June 9, 2008
08-102

Thressea Boyd
Director of Communications

VSU Helps Local Elementary Students Succeed

VALDOSTA--Summer has officially begun and third graders at Parker Mathis Elementary are celebrating and with good reason, the entire third grade class passed the reading portion of the Criterion-Reference Competency Test (CRCT). The students reached this milestone with assistance from Valdosta State University education majors, who mentored the third graders and provided support in the areas of reading and language arts.

The mentoring program has been in existence for several years at various elementary schools in the Valdosta area, and this year’s program at Parker Mathis Elementary School was directed by Dr. Evan Ortlieb, assistant professor, Early Childhood and Special Education. More than 70 VSU students enrolled in Reading 4100, a senior level early education course, spent one-on-one mentoring time with the third graders. The program benefits both the elementary and college students through three main objectives that included developing reading and writing skills in an effort to increase levels of success, providing real-life teaching opportunities and practicum experience for students in VSU’s teacher education program, and assisting classroom teachers in their quest to develop lifelong readers and learners.

The program provides an opportunity for college students to combine theory with practical field experience and engage in direct interaction with school-age children. College students provide a buddy-system that uses interactive methods such as guided reading and writing and vocabulary-based activities to improve literacy development.

VSU senior education major Talarie Harris, helps Devon Holmes, third grader at Parker Mathis Elementary School with reading <i>Akimbo and the Snake</i>, by McCall Smith Alexander. Harris, along with fellow early education majors in VSU’s Reading 4100, serve as mentors to third graders, this partnership has helped Holmes and his classmates pass this year’s state reading and language arts standardized test.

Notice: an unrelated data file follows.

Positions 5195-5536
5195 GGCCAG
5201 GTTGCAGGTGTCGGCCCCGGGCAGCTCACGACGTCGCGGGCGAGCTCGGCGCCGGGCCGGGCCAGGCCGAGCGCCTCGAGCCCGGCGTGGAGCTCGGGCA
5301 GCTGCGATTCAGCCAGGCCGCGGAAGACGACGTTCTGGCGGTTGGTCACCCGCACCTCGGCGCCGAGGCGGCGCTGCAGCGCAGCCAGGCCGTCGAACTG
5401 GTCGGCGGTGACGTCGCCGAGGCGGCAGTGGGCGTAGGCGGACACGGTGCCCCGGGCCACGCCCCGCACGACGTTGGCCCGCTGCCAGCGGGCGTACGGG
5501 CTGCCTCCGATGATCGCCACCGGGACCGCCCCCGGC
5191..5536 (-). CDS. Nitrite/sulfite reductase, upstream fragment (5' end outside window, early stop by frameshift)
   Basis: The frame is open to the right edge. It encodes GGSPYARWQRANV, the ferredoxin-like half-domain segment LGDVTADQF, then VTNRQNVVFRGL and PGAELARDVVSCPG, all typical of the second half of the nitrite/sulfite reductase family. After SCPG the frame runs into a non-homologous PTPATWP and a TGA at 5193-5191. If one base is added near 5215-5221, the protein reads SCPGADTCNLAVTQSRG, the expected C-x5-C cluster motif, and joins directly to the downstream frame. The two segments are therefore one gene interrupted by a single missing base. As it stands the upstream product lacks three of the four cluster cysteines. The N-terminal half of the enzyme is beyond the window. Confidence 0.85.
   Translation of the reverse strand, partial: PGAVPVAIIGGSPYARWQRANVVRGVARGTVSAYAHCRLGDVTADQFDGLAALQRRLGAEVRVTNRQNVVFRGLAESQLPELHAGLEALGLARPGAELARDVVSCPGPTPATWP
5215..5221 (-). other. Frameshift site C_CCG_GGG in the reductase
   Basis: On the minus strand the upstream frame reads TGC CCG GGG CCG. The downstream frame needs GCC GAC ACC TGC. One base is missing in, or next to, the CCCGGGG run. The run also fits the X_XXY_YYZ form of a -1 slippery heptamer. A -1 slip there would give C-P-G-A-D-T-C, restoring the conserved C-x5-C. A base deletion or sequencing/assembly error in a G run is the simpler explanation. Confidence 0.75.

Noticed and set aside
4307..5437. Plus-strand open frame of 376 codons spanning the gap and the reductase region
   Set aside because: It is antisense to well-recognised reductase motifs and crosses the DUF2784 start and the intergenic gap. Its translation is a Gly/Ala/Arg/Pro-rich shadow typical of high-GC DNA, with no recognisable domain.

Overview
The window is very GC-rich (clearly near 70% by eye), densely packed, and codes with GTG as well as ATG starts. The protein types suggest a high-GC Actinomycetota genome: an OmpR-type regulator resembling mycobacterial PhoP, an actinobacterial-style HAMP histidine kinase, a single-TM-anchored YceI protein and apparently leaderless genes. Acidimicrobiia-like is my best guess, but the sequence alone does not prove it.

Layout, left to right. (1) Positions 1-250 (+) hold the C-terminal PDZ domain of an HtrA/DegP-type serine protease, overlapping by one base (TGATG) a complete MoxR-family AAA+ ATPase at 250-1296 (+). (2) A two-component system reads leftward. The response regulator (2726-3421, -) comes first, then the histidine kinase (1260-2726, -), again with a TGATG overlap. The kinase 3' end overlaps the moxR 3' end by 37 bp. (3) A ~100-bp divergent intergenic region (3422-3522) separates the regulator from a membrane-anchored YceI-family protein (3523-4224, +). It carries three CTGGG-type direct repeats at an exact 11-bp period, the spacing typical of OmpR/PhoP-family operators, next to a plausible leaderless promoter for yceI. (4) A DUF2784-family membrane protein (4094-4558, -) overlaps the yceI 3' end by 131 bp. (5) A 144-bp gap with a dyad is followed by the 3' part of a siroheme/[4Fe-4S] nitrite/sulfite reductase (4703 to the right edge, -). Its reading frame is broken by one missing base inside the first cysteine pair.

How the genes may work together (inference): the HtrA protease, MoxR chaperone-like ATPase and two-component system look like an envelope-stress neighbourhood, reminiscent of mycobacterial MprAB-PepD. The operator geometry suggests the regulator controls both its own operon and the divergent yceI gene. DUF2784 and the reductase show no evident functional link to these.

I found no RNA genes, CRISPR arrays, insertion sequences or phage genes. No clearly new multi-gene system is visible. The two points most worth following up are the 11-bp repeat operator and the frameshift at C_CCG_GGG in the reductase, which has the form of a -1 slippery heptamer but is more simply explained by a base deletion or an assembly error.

VSU senior education major Talarie Harris, helps Devon Holmes, third grader at Parker Mathis Elementary School with reading Akimbo and the Snake, by McCall Smith Alexander. Harris, along with fellow early education majors in VSU’s Reading 4100, serve as mentors to third graders, this partnership has helped Holmes and his classmates pass this year’s state reading and language arts standardized test.
“It is quite rewarding to have VSU students and professors assist our students in the area of reading,” said Creacy Sermons, principal of Parker Mathis Elementary School. “Our boys and girls look forward to each session and the opportunity to work with their VSU Study Buddy.”

Scores from the CRCT are used by the Federal Government to determine if a school meets “adequate yearly progress” (AYP) outlined in the No Child Left Behind Act. According to the Georgia Department of Education, the CRCT is designed to measure how well students acquire skills and knowledge outlined in the Georgia Performance Standards and Quality Core Curriculum and measure the knowledge and skills taught in Georgia’s classrooms.

“This was the first time Parker Mathis has had 100 percent success and the only school in the district with all of its third graders passing the reading area on the CRCT,” said Ortlieb. “We are all so proud of both the collegiate tutors, classroom teachers and the hard-working third graders they deserve to be recognized for their accomplishments.”

In 2007, 91 percent of Parker Mathis third graders passed the reading portion of the CRCT and school officials credit a team concept for the 100 percent success this year.

“The partnership Parker Mathis has with Valdosta State University symbolizes the perfection of teamwork,” said Dr. Steve Smith, Lowndes County School System Superintendent. “The university students served as excellent role models. We appreciate the opportunity to partner with VSU, and look forward to other opportunities in the future.”

Educational collaborations have been a long-standing tradition between VSU and area public school systems. As one of the major teacher colleges within the University System of Georgia, the Dewar College of Education plays a leadership role in public education and serves as a resource for area classroom teachers, counselors, and other school leaders.